Let’s try answering this question on Quora:
I doubt sea level rise will be the first way we’ll get badly hurt by global warming. I think it’ll be crop losses caused by floods, droughts and heat waves, and property damage caused by storms. But the question focuses on sea level rise, so perhaps we should think about that… along with any other ways that New York City is particularly susceptible to the effects of global warming.
Suppose you know a lot about New York, but you need an estimate of sea level rise to get started. In the Azimuth Project page on sea level rise, you’ll see a lot of discussion of this subject. Naturally, it’s complicated. But say you just want some numbers. Okay: very roughly, by the end of the century we can expect a sea level of at least 0.6 meters, not counting any melting from Greenland and Antarctica and at most 2 meters, including Greenland and Antarctica. That’s roughly between 2 and 6 feet.
On the other hand, there’s at least one report saying sea levels may rise in the Northeast US at twice the average global rate. What’s the latest word on that?
Now, here’s a website that claims to show what various amounts of sea level rise would do to different areas:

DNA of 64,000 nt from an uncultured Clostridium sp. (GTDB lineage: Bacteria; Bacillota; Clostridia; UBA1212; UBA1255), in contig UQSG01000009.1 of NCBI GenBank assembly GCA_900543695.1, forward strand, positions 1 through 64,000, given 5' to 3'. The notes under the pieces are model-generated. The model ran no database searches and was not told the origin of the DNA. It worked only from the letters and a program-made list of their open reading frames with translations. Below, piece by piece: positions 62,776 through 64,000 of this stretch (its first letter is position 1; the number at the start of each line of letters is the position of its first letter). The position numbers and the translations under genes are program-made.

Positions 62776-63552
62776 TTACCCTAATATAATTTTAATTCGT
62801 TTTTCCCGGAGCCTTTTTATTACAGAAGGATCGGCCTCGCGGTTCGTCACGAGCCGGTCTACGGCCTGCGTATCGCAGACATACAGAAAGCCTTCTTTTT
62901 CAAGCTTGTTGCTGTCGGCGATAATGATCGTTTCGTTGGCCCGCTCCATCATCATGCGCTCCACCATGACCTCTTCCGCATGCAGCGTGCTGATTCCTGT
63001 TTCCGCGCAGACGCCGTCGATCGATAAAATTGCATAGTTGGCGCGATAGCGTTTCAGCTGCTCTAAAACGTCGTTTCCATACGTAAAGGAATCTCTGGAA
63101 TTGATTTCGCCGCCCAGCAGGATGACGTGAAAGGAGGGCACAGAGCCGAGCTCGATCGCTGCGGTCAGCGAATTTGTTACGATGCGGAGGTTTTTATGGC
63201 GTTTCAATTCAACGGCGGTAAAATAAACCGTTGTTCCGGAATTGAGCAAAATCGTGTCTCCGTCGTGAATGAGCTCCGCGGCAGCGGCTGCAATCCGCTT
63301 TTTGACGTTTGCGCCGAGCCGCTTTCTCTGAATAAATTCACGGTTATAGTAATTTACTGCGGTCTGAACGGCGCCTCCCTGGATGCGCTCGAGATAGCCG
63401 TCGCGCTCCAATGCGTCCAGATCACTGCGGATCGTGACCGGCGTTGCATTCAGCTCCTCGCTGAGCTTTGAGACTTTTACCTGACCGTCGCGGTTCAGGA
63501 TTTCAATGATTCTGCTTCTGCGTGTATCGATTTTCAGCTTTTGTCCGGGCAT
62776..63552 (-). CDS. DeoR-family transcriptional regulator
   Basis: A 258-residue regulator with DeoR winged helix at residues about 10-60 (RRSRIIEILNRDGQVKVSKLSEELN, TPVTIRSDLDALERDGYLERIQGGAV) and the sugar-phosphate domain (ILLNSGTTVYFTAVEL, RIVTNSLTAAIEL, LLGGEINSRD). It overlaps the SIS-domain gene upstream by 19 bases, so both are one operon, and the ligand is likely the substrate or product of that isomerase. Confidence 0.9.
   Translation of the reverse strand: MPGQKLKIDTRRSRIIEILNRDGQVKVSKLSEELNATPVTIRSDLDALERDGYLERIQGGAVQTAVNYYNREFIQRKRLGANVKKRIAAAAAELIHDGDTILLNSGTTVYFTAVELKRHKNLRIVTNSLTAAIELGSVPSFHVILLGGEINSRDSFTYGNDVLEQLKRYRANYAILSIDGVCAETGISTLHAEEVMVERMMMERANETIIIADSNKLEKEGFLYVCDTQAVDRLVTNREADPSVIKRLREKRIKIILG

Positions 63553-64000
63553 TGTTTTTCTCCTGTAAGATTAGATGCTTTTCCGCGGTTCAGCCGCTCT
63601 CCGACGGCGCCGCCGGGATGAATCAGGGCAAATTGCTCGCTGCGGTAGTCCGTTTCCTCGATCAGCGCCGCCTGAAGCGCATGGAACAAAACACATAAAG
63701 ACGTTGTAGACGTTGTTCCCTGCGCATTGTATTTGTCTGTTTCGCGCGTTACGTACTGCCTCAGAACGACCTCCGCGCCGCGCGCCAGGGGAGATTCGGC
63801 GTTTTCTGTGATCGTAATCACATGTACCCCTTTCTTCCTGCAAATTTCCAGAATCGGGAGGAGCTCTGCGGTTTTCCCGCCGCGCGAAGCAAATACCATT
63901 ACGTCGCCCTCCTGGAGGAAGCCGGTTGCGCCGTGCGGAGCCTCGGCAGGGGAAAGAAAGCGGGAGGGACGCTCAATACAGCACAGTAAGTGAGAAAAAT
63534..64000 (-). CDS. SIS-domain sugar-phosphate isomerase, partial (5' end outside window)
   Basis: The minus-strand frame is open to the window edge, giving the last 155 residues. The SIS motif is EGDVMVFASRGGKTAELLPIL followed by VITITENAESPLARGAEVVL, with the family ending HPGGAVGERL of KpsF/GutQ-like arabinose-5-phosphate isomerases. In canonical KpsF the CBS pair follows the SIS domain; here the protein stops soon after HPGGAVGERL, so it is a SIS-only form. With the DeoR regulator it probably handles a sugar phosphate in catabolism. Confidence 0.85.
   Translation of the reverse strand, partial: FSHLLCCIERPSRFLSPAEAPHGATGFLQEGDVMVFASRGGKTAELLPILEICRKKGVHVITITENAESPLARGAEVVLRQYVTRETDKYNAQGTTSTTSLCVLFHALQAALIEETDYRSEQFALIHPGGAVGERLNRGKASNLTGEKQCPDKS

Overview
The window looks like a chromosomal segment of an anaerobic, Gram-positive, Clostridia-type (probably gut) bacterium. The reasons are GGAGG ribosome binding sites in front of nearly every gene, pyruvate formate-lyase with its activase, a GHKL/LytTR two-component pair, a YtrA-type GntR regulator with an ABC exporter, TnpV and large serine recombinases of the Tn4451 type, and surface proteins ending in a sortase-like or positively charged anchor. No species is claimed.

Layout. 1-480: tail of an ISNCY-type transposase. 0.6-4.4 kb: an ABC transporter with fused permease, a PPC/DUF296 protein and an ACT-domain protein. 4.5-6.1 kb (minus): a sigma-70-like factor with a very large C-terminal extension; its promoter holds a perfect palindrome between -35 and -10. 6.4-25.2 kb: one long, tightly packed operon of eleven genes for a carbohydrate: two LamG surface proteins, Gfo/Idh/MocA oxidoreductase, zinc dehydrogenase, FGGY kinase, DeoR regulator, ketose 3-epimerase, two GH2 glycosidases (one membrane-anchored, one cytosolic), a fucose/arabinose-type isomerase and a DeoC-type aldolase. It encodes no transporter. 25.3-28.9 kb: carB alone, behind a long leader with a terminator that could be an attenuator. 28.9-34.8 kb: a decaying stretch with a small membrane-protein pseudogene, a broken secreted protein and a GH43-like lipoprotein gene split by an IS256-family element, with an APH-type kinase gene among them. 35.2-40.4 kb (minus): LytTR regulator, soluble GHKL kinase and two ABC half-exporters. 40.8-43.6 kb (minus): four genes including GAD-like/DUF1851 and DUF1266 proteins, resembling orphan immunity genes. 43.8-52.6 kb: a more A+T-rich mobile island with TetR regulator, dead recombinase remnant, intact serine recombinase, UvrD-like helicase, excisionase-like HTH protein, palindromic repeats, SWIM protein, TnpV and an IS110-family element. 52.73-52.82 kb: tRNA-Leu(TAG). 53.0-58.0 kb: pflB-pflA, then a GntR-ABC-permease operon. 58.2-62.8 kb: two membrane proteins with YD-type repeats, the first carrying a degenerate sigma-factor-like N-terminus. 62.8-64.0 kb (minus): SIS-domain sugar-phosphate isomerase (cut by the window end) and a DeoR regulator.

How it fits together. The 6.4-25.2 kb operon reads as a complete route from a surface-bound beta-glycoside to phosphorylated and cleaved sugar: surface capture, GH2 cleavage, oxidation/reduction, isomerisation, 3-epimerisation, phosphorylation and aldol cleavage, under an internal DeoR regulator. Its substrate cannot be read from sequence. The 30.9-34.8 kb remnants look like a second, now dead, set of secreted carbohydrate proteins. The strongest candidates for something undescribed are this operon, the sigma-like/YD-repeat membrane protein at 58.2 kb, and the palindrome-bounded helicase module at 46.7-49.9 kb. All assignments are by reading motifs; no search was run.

Details on how these maps were made are here. One problem is that they focus too much on really big sea level rises: the smallest rise shown is 1 meter, then 2 meters… and it goes up to 60 meters!
Anyway, here’s part of New York City now:
Here it is after a 1-meter (3-foot) sea level rise:
(Click to enlarge any of these.) And here’s 2 meters, or 6 feet:
It’s a bit hard to spot the effects in Manhattan. They’re much more noticeable in the low-lying areas between Jersey City and Secaucus. What are those: parks, industrial areas, or suburbs? I’ve heard New Yorkers crack jokes about the ‘swamps of Jersey’…
But of course, a lot of the city is underground. What will happen to subways and other infrastructure, like sewage systems? And what about water supplies? On coastlines, saltwater can infiltrate into surface waters and aquifers. Where does freshwater meet saltwater near New York City? How will the effect of floods and storms change?
And of course, there are other parts of New York City these little maps don’t show: for those, go here. But watch out: at first you’ll see the effect of a 7-meter sea level rise… you’ll need to change the settings to see the effects of a more realistic rise.
If you live in a place that will be flooded, let me know!
Luckily, we don’t have to figure everything out ourselves: the state of New York has a task force devoted to this. And as task forces do, they’ve written a report:
New York City also has an ambitious environmental plan:
• New York City, PlaNYC 2030.
Finally, let me quote part of this:
• Jim O’Grady, Sea level rise could turn New York into Venice, experts warn, WNYC News, 9 February 2011.
Because it looks ahead 200 years, this article paints a more dire picture than my remarks above: